In May 2018, a group of seven Afghans in the mostly Taliban controlled province of Helmand set off on a more than 370-mile peace journey to the capital city, Kabul, sparking a nationwide movement.
Residents of Helmand have been paying a high price ever since the province turned into a battleground between Afghan forces and the Taliban. The catalyst for the peace march was a car bomb attack during a wrestling match in March that killed 14 people.
The protesters began with a hunger strike and a sit-in protest in the province’s capital, Lashkar Gah, within 24 hours of the suicide attack to demand an end to the violence. The activists held meetings with both the government and the Taliban, but when no results were produced they decided to walk to Kabul to further advocate for their peace message.
The war-weary Afghans traveled across the country, passing through difficult terrain in the scorching hot sun. The final leg of their march happened during the holy month of Ramadan, which they continued while observing their fast. They were welcomed in the villages which they passed through and were offered food, water and places to rest.
In total, they marched across six provinces, passing by Taliban-controlled areas. In the city of Ghazni, they were even warned by the Taliban not to enter an area because it would be dangerous. “We met Taliban fighters and, after an introduction, they told us we shouldn’t have come here because the area is planted with bombs, and they had planned an attack,” one of the protesters told The Telegraph. “After minutes of discussion with them, they seemed tired of it all, and the war. They directed us back to the safest area.”
Their tenacity and courage attracted around a hundred Afghans from places like Kandahar and Herat to join their peace movement, including women. The female protesters were asked to return home after protesting during the day, due to traditional sensitivities around spending nights on the roads. They reached Kabul when the ceasefire on Eid al-Fitr was just coming to an end in June. The protesters had covered over 370 miles by foot in a span of 40 days. They were given a warm greeting by Kabul residents who offered them food and water as well.
Despite being exhausted, the protesters were ready for their next phase of activism. They met Afghan President Ashraf Ghani and gave him a list of demands for sustainable peace. Some of the demands included hosting a place for peace talks, brokering a one-year ceasefire and launching a new mechanism that will look into the interests and needs of all Afghans. The protesters also formed a committee to reach out to the Taliban with a similar set of demands.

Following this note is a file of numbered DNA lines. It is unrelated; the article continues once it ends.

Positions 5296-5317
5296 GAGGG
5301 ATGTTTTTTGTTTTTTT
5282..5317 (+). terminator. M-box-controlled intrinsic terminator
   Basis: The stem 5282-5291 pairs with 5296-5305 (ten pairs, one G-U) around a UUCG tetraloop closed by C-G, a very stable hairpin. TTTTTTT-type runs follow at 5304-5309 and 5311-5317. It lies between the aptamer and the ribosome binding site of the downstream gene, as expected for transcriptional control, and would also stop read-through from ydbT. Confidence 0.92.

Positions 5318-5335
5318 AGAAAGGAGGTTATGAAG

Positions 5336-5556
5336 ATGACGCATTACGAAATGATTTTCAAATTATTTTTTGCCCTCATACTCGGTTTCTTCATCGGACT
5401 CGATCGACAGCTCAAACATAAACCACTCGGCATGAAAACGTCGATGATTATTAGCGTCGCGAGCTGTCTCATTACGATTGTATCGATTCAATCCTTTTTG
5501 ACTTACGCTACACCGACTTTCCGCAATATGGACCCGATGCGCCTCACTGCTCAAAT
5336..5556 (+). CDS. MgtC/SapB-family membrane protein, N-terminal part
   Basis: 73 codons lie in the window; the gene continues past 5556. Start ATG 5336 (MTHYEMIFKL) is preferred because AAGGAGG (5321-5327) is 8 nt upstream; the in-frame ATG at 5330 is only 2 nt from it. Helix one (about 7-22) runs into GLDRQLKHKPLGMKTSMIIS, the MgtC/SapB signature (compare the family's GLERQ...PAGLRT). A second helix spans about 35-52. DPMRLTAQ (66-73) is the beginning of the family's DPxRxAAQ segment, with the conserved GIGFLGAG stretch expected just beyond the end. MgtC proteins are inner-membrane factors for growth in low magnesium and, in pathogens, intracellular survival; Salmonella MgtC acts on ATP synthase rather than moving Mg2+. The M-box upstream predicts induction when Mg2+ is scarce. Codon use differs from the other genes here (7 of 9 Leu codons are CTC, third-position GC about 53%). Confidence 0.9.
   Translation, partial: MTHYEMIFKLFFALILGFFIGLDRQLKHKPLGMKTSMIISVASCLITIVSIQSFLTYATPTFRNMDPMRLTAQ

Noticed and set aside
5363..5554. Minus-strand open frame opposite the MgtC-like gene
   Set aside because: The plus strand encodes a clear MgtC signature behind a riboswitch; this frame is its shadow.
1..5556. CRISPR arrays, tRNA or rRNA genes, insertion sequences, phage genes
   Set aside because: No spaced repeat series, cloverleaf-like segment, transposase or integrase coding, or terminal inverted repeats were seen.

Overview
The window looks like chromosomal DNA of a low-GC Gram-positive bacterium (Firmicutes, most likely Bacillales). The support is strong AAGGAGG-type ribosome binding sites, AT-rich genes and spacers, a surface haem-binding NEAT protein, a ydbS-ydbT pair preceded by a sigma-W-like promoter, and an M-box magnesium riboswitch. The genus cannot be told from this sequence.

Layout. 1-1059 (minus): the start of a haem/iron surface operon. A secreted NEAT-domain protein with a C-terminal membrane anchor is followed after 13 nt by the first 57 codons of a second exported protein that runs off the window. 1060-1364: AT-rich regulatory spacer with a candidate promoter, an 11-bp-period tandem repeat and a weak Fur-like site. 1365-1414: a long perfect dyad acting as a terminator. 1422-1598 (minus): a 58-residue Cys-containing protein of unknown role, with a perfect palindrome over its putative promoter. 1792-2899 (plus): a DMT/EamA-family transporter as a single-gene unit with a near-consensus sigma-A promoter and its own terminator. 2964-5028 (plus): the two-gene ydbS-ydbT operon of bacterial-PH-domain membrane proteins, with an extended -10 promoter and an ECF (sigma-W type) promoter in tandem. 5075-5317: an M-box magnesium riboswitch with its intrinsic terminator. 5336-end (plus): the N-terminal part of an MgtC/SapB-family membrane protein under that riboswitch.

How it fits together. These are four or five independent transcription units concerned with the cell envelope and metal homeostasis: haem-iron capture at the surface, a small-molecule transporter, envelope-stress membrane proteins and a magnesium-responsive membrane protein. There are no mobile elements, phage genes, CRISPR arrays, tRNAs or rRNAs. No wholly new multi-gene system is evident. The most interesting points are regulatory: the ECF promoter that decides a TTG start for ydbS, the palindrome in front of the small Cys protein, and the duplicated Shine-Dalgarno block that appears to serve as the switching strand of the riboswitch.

The activists then held sit-in protests outside the United Nations Assistance Mission in Afghanistan office and sent a letter to U.N. Secretary General Antonio Guterres, urging him to take a proactive approach towards the ongoing conflict in the country.
The group also strategically targeted key stakeholders and institutions, such as the American, British, Russian, Iranian and Pakistani embassies, which are perceived to have an external hand in the war. They held sit-ins for three days outside each of the embassies and plan to launch solidarity demonstrations in their home countries. “By holding our demonstrations, we want to create a relationship between our people and the citizens of those countries,” Bismillah Watandost, one of the protesters, told TOLO News. “And we hope the citizens of the foreign countries ask their governments why Afghans are protesting outside their embassies.”
After Kabul, the Helmand protesters carried on with their mission by walking barefoot another 340 miles to reach Mazar-e-Sharif from Aug. 10 to Sept. 11. Their purpose was to bring their message of peace to residents in northern Afghanistan. They also conducted dialogues with religious leaders, tribal elders and the general public in places where they stopped. The protesters had developed various strategies of persuasion and deterrence tailored to the different institutions they were engaging.